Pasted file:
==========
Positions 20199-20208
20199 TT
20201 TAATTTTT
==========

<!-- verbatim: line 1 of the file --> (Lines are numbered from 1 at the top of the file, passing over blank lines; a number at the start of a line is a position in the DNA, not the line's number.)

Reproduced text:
Positions 20199-20208